The Australia Council acknowledges the invaluable work of both Professor David Throsby and Professor Stuart Cunningham and their respective teams in delivering this comprehensive update on our working artists.

Contact us

For more information please get in touch with:

Bridget Jones
Director Research & Strategic Analysis
b.jones@australiacouncil.gov.au

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Comments

  • Stu St Hill 8:42pm on 17 Aug 2010
    I am Chair of the Board of Arts Upper Hunter - a voluntary position. I am also a musician playing in a well respected 6 piece band in the Hunter region. I have a day gig like all the guys but all of us would love to make a living from our life long passion. 25 years ago I left my secure day job to pursue a career in music. I was naive I guess but full of belief and passion in what I was doing. I soon found I needed to find work to support my art. To pay rent, to feed myself. When I applied for unemployment benefits back then and was honest and up front with the then CES, they told me being a musician was not a REAL job and they stopped paying me. It's been a battle ever since - even though I have married, raised a family and have a secure job. It still play, still burn with passion - and the pay is still the same. We used to work as a band for $250 supporting major Australian acts touring through Sydney and Newcastle. Pub gigs paid a little more sometimes or you did a bar deal. I did a gig last Friday night which netted me $50. There were 14 musicians in three acts netting $691 from a bar deal. Just enough to buy a beer and pay for my petrol. I'm no amateur - I'm professionally trained, was a 18 year old Australian cornet champion and have reached critical acclaim. I push as Chair of Arts Upper Hunter to value all our artists - indeed I spend much of my time convincing local governments to pay their annual contributions because art matters to their communities - that it is good for community health. When will this country put a real value on our artistic community? I love being a musician. I love providing entertainment to people, making people smile, feel, dance... I'll never stop because that is who I am, what I am. But wouldn't be nice if it was possible to make even close to a meagre living sufficient to pay my rent, child support, fuel, electricity and food bills. I sincerely understand the plight of the modern day artist... Stu Trumpet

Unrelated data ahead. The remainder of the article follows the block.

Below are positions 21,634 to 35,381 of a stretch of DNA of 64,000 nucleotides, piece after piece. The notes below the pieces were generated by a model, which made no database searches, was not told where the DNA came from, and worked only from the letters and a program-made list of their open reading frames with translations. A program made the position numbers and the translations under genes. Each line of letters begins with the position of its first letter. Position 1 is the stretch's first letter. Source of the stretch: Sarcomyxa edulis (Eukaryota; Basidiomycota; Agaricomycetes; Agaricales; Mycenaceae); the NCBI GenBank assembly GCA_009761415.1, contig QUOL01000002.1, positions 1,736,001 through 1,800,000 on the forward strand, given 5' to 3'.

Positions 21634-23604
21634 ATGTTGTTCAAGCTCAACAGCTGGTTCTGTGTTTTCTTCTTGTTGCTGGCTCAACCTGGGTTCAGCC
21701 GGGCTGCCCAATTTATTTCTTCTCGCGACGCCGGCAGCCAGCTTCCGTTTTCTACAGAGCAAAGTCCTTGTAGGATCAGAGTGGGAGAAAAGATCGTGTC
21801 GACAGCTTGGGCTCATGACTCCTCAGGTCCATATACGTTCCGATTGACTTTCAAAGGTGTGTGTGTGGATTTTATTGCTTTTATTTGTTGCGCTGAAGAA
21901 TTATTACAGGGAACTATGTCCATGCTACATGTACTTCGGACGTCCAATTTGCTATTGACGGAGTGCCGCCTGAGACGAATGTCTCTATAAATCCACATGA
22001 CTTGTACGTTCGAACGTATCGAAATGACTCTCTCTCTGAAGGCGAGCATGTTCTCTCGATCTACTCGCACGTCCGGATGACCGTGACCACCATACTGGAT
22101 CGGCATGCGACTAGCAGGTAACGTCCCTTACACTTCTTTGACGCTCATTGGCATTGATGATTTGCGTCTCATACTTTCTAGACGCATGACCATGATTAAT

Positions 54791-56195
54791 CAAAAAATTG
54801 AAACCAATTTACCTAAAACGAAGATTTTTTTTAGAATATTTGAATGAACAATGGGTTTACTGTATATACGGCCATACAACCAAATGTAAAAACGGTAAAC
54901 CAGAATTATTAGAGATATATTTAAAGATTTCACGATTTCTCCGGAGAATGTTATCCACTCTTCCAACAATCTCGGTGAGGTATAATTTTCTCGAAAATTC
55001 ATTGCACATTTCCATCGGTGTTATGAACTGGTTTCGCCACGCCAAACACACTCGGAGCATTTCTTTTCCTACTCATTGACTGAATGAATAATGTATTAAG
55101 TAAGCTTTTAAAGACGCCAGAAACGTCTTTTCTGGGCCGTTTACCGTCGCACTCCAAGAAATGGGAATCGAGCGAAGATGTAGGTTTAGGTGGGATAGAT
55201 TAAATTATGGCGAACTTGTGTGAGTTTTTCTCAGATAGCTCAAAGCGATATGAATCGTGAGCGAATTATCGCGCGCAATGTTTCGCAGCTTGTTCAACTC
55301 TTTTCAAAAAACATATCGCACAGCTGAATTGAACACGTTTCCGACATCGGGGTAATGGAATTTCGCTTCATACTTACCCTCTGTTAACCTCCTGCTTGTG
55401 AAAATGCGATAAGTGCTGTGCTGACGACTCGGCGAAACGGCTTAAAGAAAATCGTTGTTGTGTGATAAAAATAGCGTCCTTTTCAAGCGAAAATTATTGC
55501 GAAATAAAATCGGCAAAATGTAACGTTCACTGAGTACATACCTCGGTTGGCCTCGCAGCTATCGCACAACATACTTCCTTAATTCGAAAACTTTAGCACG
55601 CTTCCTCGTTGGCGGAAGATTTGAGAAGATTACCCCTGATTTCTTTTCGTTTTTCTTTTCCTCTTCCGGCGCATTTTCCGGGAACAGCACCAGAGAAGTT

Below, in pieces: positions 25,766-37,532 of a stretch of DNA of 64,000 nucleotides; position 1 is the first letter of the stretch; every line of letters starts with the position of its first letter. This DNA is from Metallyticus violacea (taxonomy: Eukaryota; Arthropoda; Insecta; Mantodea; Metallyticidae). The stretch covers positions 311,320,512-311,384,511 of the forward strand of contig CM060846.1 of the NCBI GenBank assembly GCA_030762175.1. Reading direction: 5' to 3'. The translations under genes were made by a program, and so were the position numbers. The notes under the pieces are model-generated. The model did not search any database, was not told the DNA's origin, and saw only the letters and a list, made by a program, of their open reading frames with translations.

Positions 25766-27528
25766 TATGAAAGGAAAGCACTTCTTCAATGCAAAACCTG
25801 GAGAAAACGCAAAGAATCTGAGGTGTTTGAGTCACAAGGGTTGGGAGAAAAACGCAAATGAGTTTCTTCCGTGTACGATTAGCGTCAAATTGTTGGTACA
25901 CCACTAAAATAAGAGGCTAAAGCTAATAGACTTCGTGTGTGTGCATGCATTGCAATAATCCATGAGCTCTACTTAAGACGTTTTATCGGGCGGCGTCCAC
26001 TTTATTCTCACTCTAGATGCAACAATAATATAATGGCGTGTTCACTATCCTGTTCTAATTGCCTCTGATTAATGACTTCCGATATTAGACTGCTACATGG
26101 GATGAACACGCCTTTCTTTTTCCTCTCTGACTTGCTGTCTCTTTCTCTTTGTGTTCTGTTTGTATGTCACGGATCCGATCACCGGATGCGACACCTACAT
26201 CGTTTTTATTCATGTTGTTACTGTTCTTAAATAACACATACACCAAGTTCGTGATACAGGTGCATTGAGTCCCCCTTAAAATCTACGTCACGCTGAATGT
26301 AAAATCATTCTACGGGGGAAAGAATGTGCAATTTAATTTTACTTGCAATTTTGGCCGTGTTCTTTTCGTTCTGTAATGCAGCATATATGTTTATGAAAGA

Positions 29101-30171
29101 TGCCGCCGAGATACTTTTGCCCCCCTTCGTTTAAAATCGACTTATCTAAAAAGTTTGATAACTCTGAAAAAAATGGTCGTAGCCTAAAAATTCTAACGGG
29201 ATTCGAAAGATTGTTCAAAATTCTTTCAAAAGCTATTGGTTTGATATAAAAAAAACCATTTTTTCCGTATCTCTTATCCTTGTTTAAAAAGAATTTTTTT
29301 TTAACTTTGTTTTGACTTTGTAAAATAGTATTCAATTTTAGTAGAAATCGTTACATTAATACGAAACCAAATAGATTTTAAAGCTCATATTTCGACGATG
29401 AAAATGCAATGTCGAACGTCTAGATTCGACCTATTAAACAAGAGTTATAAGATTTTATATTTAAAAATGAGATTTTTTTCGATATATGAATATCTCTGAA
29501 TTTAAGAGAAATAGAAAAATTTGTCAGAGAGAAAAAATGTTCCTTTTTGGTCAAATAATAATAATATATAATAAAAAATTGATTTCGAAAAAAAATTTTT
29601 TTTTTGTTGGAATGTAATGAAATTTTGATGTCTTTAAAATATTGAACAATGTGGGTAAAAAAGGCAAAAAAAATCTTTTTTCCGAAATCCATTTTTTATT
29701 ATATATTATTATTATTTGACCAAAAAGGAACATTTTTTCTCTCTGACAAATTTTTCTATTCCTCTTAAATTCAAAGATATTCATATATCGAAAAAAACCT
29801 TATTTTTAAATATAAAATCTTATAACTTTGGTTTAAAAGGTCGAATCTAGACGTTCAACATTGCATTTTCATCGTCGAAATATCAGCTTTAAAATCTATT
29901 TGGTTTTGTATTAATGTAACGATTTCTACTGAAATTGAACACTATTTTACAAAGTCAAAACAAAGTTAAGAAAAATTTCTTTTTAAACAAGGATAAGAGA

• Wayne Katz 1:01am on 07 Sep 2010
    Correct me if I'm wrong, but isn't the song in the video, a composition by AMERICAN band the calling. Perhaps using an Australian composition would've been more appropriate considering the subject?
  • Linda Marr 4:13pm on 07 Sep 2010
    Hear hear Stu! We must be in the only field of employment where the pay is going down rather than up :( Linda Marr
  • Svetlana Zhukova (Australia Council) 9:36am on 09 Sep 2010
    Hi Wayne, the music in the video is a royalty-free track To The Sky we obtained for this video from a stock music website. We wouldn't be able to use the Australian music track and pay adequate fees to the artist, and stock music is an affordable alternative for the promotions like this.
  • mark Richards 11:47am on 24 Sep 2010
    We need to implement a system like the Norwegian's. Artists give proof of their work and get financial assistance from the Government. Artist's work long hours on their works, plus day job hours. This is never understood by the public/government. I have one question for Julia Gillard, "What does the Arts really mean for you?" I don't think she knows.
  • SEO 12:02am on 11 Oct 2010
    It is sad sometimes to see very talented people not to be able to make enough income by doing what they love. Thank you
  • Matthew Dewey 7:43pm on 01 Nov 2010
    Ironically enough, in order to sustain me financially and enable me to continue my arts practice, I work in social security.
  • Danielle Clode 11:36am on 18 Nov 2010
    I appreciate that paying for the use of music is expensive, but the fact that the Australian Arts Council can't afford to pay an artist appropriately for their work really says as much about how we value creative work as the reports themselves. I'm sure the researchers, printers, designers etc were all paid appropriately - but the music bit wasn't as important...? That said, this is all great work and very informative. And I think the video is excellent - I'm sure far more people see it than would read the reports.
  • Ness 9:01am on 08 Dec 2010
    The video's are all very glossy and informative, great for marketing purposes, but reading the report summaries isn't a bad idea either. The Aust Council for Arts aren't always going to get it right, it is still Govt. initiative and bound by Legislation etc. They like the rest of us can only strive to "Be Excellent". This might be frustrating, but the bodies at the Council probably don't know it's 'broken' till issues are raised with them. In the end, it is just a bunch of humans trying to do something good for Aust Arts & it is part of the human condition that we all make mistakes.